Someone who reads my newsletter wrote to ask me what was going on with the gang at 44 Cherry Street. As this has been a busy time, I didn’t know, so I walked up Cherry Street and opened the gate that leads to the front walk and the steps up to the front porch. I noticed that both front windows were bare, and as I climbed the porch steps, I peered into each and I saw that both downstairs tenants had moved out. I pushed the bell for Lorraine’s apartment and was relieved to get a buzz in reply that opened the lock on the front door.

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Entering the foyer I saw both doors for the downstairs apartments ajar and looking into each and saw only dust bunnies and random junk left behind. What happened here, I wondered. It had been a long time since I had been to 44 Cherry Street, but had it been that long? The place just felt empty in the way a long vacated house feels cold and threatening, It felt as if someone had died here. Was that possible? Covid has caused a lot of harm, and I wondered suddenly if it was even safe to be here. I started to see small things skittering for cover, or so I imagined.

Just then I heard a familiar voice calling from the top of the stairs, “Who the hell is that down there? Are you a vandal or what? Show your face dam it!” called Lorraine. I guessed she was in a bad mood…

I stepped out so she could see me, and I called up to Lorraine, “Hi Stranger! It’s Stephanie. Sorry it has been so long!”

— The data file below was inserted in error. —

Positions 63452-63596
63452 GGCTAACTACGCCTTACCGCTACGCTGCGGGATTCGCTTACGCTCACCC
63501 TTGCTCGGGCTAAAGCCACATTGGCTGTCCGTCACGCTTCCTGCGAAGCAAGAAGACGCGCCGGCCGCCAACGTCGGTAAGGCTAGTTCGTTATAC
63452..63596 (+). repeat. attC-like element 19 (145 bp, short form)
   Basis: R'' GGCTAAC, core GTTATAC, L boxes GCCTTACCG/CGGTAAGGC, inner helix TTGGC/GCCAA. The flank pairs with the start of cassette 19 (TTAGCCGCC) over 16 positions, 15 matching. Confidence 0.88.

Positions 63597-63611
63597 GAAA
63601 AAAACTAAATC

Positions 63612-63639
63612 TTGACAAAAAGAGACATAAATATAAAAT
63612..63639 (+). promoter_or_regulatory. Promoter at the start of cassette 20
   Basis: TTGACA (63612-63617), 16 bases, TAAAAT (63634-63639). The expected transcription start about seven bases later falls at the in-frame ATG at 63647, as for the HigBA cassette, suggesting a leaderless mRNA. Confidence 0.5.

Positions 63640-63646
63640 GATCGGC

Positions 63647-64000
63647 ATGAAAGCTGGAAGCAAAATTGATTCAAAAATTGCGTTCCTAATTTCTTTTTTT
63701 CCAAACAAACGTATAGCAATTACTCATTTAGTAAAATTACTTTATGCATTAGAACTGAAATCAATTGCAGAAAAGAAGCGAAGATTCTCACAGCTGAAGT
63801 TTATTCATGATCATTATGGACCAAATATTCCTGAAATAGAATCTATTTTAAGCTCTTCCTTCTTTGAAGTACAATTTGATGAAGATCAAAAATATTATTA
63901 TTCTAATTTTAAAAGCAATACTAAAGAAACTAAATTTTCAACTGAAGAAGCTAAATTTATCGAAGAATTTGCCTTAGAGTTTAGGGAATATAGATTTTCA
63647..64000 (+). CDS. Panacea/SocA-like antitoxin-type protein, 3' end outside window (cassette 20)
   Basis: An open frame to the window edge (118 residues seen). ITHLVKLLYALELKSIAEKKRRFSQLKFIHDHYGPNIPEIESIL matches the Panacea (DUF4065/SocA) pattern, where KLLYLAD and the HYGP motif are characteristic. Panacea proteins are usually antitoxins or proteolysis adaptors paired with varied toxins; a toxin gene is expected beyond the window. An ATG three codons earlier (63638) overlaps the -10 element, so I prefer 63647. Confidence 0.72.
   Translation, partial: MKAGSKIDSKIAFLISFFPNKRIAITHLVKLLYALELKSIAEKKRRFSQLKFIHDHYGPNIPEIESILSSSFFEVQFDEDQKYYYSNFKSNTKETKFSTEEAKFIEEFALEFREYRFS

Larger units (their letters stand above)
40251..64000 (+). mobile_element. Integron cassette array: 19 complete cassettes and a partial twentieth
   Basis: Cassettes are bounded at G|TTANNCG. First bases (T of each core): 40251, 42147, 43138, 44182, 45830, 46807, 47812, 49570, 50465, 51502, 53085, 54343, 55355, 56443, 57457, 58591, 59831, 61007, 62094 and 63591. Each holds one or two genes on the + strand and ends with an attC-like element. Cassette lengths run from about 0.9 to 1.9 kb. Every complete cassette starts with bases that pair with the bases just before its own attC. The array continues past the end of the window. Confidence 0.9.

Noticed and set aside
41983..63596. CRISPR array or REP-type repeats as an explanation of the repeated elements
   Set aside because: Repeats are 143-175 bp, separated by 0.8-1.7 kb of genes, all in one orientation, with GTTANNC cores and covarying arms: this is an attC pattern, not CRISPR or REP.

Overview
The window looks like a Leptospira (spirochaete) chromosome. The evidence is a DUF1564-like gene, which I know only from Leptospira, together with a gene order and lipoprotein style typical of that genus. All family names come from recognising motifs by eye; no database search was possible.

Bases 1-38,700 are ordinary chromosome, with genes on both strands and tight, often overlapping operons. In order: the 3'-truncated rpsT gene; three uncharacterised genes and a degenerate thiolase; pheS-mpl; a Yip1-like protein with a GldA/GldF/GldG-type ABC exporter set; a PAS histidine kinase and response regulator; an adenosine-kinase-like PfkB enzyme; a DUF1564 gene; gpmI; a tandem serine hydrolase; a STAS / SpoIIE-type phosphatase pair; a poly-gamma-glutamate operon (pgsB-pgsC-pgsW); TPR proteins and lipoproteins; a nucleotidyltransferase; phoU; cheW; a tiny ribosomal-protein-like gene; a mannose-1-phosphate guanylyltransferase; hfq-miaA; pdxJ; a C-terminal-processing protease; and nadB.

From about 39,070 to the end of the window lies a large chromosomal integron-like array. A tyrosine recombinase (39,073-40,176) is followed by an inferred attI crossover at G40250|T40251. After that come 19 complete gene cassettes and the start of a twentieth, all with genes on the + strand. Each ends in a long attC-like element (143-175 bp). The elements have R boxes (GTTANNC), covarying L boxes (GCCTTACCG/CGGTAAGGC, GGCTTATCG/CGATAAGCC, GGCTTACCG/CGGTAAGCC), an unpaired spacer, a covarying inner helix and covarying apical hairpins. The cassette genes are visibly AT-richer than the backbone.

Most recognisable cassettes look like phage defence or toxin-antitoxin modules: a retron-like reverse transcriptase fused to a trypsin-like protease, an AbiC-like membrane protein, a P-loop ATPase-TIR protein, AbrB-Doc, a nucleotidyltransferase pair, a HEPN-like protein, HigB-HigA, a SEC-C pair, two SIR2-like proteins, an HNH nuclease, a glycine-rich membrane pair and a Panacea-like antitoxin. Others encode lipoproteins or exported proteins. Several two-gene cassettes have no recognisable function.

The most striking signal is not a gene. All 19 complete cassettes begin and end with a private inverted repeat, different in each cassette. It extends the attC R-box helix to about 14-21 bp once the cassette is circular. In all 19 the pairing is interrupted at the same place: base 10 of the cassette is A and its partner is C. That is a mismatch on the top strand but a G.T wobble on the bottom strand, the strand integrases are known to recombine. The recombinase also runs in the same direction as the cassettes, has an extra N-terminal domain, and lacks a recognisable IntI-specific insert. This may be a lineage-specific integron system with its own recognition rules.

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“Oh you! Come on up. This place is empty now except for me. It gets a little scary being here all alone.”

I was shocked. Did she say all alone? Last time I was over here the place was fully rented and Lorraine  lived with her husband Frederick. I noticed cobwebs in the eves and dust on the stairs. My footsteps echoed as I climbed to the second floor.

Lorraine was standing on the landing when I reached the top, and I hardly recognized her. Normally Lorraine was smartly dressed in an outfit by Eileen Fisher and in her expensive shoes—the only shoes one could find in her size 6 triple N and six N in the heel. Her hair was always a shiny black helmet and she was always fully made up with dark kohl around her eyes.

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Instead, this version of Lorraine was barefoot wearing only a man’s robe tied with a silk tie. Her hair was white and stood out like a halo. When she saw me staring at her feet, she remarked, “I know. I need a pedicure, but I’m scared to step outside the building because of Covid. And honestly, I can’t reach my toes anymore, so I will have to be ugly for a while longer.” Indeed her toe nails were long and nasty with only a few chips of red nail polish sprinkled across their surface. I understood about the pedicure, as I too am unable to cut my own toe nails.

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There was nothing ugly about Lorraine, though. While she had always been so well groomed before, her makeup and dramatic hair color had overwhelmed her features. Now I could see how beautiful she really was. Her white hair fell in soft curls around her face, and she looked softer and more vulnerable. “You look amazing!” I told her.

“Oh, stop it! I look horrible. I am so fat. I need to go on a diet, but I am so bored stuck in the house like this. All I do is eat. I am going to fast until Easter I think, so I lose all this weight.”

“What does Frederick think abut this fasting idea?” I asked.

“Frederick? He’s gone,” she said, and then she burst into tears.

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